Has technology blurred the lines of a multigenerational workforce?

As per several reports and surveys, millennial employees (those between the ages of 26 and 41 this year) now make up the majority of the workforce.

multigenerational workforce
As workforce composition becomes more complex, the question is whether traditional segmentation based on a generational approach should remain the focus of future L&D and upskilling strategies. (Representational image)

By Geetika Goel, 

A seismic shift is taking place in today’s multigenerational workforce, as younger employees drive digital workforce transformation. As per several reports and surveys, millennial employees (those between the ages of 26 and 41 this year) now make up the majority of the workforce. This trend is changing how tech is being introduced, updated, and upgraded in organizations. These digital natives are leveraging their clout to propel technical changes that improve efficiency and productivity at the workplace. Furthermore, Gen Z employees (those turning 25 and younger) who grew up with mobile devices and used online tools to work and communicate for learning now expect similar types of digital interaction as they enter the workforce.

Because of the rapid advancements in technology, professionals must constantly reinvent themselves throughout their careers, necessitating the need for upskilling and reskilling. However, as you delve deeper, it becomes clear that the learning requirements for each sector will differ. As per a new report commissioned by Hero Vired among HR professionals, senior and mid-level managers, function heads, and CXOs, 71% of the respondents felt that upskilling with technology is a high priority while 91% from the IT/ITES sector saw this as a necessity. Manufacturing and customer service were two other industries that prioritized tech upskilling. All of these developments have increased the importance and visibility of the role of learning and development (L&D).

The learning requirements also vary by function. It may be prioritized based on business needs and strategic decisions, depending on the nature of the business. That is why it is critical for businesses to identify the right learning partners and for that they should focus on the course’s comprehensiveness, the institution’s legacy or brand value, the percentage of in-person or instructor-led training, and the type of certification they provide. However, this is easier said than done. The report also discovered, correctly, that as one moves up the corporate ladder, one’s eagerness to learn decreases. 53% of CXOs and 80% of senior management professionals believe that entry-level employees are eager to learn while 61 percent of CXOs and 63% of senior managers believe that their peers need to be pushed to participate in learning programs.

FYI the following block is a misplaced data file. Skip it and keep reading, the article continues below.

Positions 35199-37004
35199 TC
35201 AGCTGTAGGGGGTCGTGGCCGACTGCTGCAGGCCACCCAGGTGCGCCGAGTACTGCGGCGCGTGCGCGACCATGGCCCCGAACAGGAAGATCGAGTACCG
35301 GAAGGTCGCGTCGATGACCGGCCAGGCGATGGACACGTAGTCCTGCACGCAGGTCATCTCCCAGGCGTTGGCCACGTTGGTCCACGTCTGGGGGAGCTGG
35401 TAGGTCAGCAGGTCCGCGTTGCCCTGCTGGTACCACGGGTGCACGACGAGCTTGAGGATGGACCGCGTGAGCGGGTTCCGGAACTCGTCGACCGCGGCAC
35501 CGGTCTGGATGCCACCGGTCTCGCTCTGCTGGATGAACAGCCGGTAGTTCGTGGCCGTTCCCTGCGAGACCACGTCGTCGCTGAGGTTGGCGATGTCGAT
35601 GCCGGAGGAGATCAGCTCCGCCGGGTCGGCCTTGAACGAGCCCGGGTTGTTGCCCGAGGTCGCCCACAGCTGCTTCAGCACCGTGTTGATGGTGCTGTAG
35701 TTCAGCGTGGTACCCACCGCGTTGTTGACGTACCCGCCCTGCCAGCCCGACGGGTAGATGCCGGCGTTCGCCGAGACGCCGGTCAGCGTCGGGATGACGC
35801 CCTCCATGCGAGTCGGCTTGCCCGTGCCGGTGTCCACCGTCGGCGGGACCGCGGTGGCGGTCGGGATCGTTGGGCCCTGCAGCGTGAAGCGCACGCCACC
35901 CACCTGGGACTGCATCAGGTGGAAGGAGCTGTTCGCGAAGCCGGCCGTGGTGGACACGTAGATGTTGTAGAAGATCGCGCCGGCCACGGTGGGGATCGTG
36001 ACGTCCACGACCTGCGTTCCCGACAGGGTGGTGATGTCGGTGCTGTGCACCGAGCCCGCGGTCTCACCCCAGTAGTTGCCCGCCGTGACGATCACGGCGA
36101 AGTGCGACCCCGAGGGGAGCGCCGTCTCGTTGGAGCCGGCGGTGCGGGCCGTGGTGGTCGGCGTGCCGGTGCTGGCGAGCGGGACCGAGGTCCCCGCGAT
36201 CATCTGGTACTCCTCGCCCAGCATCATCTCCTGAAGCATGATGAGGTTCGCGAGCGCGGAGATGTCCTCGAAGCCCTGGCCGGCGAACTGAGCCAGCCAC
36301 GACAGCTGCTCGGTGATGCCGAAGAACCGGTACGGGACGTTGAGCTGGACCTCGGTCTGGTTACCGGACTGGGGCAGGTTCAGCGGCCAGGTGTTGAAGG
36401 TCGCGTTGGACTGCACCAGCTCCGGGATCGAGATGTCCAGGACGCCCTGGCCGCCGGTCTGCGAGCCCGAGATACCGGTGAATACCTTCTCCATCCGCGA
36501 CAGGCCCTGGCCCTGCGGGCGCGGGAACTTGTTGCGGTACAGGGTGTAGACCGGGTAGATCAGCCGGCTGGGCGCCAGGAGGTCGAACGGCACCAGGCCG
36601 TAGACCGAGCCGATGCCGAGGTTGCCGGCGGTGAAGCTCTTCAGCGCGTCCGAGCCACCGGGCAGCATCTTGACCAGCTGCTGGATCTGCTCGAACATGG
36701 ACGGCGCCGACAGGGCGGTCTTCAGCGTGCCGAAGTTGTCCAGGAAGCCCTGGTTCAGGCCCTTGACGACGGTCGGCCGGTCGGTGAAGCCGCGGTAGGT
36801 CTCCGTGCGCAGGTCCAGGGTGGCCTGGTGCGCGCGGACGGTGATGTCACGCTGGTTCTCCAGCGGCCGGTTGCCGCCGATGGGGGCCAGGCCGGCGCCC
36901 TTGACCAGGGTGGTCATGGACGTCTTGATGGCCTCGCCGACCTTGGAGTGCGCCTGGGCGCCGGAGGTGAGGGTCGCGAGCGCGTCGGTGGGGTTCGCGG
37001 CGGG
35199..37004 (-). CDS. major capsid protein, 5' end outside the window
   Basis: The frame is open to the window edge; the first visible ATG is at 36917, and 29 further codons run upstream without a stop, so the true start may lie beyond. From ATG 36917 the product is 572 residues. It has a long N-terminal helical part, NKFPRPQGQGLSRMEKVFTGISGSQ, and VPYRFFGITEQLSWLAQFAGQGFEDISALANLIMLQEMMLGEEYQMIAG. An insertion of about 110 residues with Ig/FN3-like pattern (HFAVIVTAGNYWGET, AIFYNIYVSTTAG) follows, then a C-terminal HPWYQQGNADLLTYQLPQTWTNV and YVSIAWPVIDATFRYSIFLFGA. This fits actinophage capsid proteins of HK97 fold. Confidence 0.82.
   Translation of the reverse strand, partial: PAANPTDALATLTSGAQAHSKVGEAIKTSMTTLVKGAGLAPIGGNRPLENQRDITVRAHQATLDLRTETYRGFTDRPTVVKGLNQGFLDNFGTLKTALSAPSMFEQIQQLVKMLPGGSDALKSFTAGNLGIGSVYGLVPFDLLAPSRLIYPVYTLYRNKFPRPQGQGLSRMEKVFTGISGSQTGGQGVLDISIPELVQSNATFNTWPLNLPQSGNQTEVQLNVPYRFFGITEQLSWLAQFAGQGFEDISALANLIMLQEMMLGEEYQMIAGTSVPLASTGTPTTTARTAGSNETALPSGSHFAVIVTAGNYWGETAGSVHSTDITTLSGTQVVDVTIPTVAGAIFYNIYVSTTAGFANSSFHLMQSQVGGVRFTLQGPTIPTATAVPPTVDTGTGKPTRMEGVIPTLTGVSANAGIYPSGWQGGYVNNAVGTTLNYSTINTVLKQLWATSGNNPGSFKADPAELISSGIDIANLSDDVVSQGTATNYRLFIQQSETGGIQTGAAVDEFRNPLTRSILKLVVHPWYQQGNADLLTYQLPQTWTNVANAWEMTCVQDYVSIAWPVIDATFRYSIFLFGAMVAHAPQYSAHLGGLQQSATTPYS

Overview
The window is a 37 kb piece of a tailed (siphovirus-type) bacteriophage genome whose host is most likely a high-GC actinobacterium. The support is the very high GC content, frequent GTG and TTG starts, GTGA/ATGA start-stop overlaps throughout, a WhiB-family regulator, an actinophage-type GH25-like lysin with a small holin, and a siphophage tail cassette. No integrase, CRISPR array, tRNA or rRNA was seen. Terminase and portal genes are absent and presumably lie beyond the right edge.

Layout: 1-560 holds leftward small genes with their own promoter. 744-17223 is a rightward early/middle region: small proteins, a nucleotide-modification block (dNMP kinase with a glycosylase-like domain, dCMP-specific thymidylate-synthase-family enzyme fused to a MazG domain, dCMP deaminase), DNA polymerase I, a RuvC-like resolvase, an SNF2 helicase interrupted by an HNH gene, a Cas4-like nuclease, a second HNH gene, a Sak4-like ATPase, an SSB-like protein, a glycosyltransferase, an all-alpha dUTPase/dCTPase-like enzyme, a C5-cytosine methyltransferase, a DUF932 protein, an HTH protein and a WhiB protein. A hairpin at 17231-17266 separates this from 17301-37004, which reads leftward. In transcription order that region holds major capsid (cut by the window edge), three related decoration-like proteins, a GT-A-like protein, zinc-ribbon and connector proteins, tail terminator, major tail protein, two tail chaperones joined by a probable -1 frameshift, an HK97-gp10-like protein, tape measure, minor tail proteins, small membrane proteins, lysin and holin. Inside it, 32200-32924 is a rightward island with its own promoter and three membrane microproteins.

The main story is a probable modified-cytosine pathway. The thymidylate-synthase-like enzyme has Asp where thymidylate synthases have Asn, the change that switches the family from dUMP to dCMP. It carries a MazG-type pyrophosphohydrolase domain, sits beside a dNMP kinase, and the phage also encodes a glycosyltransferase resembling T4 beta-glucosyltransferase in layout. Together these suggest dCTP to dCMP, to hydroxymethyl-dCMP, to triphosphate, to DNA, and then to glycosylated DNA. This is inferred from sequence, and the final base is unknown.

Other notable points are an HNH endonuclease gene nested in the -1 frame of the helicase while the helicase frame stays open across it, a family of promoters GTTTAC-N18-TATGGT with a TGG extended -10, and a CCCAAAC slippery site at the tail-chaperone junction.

Another benefit of having a learning partner who can personalize these learning and upskilling programs is that it allows for inclusivity at all levels. When it comes to dealing with technology, baby boomers frequently feel left out and are apprehensive about catching up with digital natives. However, in an age when human-machine partnerships are becoming more common, it is necessary to have skills that make one irreplaceable in the workplace.

Surprisingly, the reportfound that tech professionals in retail, logistics, and hospitality still place a lower priority on tech upskilling. It shows that there’s still a lot of ground to cover for employees to realize the need and potential for growth through tech upskilling. It is also important to recognize that the learning styles of baby boomers differ from those of Millennials or Generation Z. While the former may prefer more in-person training and require a little more hand-holding than the latter in terms of technical knowledge, they frequently excel in domain expertise and soft skills, which are also important in organizations.

As workforce composition becomes more complex, the question is whether traditional segmentation based on a generational approach should remain the focus of future L&D and upskilling strategies. More importantly, to thrive in the era of rapid digital transformation, the topmost priority for organizations must be to have the right technology in place. This will create opportunities to effectively attract and retain new talent while also uniting diverse generations of employees.

(The author is Head of Technology, Hero Vired. Views expressed are personal and do not reflect the official position or policy of the FinancialExpress.com.)

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